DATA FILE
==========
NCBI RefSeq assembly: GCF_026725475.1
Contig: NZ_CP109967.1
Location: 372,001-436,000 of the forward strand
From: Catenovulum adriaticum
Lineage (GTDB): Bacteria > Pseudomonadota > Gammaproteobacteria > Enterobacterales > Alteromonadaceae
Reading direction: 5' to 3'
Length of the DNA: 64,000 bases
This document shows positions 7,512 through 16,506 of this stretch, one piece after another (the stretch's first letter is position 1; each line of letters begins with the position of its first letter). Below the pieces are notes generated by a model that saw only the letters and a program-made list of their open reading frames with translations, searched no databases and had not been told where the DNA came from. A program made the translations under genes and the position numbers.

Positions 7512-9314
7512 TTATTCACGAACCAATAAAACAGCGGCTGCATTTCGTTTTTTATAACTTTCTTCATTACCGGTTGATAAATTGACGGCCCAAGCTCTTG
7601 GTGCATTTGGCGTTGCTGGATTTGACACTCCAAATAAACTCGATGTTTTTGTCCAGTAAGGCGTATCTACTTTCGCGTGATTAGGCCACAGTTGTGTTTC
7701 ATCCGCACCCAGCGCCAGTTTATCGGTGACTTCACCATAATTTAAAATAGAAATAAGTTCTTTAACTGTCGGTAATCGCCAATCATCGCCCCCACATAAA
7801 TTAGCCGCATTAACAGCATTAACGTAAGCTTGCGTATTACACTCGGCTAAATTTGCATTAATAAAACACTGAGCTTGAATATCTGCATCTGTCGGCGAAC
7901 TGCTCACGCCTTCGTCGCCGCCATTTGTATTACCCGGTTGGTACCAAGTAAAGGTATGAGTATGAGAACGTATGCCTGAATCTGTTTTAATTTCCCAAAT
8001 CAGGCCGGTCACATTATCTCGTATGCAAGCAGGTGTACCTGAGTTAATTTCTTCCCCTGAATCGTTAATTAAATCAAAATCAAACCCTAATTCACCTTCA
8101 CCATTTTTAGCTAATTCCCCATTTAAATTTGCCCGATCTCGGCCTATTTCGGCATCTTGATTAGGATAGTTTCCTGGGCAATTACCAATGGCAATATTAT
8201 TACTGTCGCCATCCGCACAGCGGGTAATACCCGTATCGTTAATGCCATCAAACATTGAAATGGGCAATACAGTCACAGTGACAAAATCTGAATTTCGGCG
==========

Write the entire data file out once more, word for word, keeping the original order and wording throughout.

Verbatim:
NCBI RefSeq assembly: GCF_026725475.1
Contig: NZ_CP109967.1
Location: 372,001-436,000 of the forward strand
From: Catenovulum adriaticum
Lineage (GTDB): Bacteria > Pseudomonadota > Gammaproteobacteria > Enterobacterales > Alteromonadaceae
Reading direction: 5' to 3'
Length of the DNA: 64,000 bases
This document shows positions 7,512 through 16,506 of this stretch, one piece after another (the stretch's first letter is position 1; each line of letters begins with the position of its first letter). Below the pieces are notes generated by a model that saw only the letters and a program-made list of their open reading frames with translations, searched no databases and had not been told where the DNA came from. A program made the translations under genes and the position numbers.

Positions 7512-9314
7512 TTATTCACGAACCAATAAAACAGCGGCTGCATTTCGTTTTTTATAACTTTCTTCATTACCGGTTGATAAATTGACGGCCCAAGCTCTTG
7601 GTGCATTTGGCGTTGCTGGATTTGACACTCCAAATAAACTCGATGTTTTTGTCCAGTAAGGCGTATCTACTTTCGCGTGATTAGGCCACAGTTGTGTTTC
7701 ATCCGCACCCAGCGCCAGTTTATCGGTGACTTCACCATAATTTAAAATAGAAATAAGTTCTTTAACTGTCGGTAATCGCCAATCATCGCCCCCACATAAA
7801 TTAGCCGCATTAACAGCATTAACGTAAGCTTGCGTATTACACTCGGCTAAATTTGCATTAATAAAACACTGAGCTTGAATATCTGCATCTGTCGGCGAAC
7901 TGCTCACGCCTTCGTCGCCGCCATTTGTATTACCCGGTTGGTACCAAGTAAAGGTATGAGTATGAGAACGTATGCCTGAATCTGTTTTAATTTCCCAAAT
8001 CAGGCCGGTCACATTATCTCGTATGCAAGCAGGTGTACCTGAGTTAATTTCTTCCCCTGAATCGTTAATTAAATCAAAATCAAACCCTAATTCACCTTCA
8101 CCATTTTTAGCTAATTCCCCATTTAAATTTGCCCGATCTCGGCCTATTTCGGCATCTTGATTAGGATAGTTTCCTGGGCAATTACCAATGGCAATATTAT
8201 TACTGTCGCCATCCGCACAGCGGGTAATACCCGTATCGTTAATGCCATCAAACATTGAAATGGGCAATACAGTCACAGTGACAAAATCTGAATTTCGGCG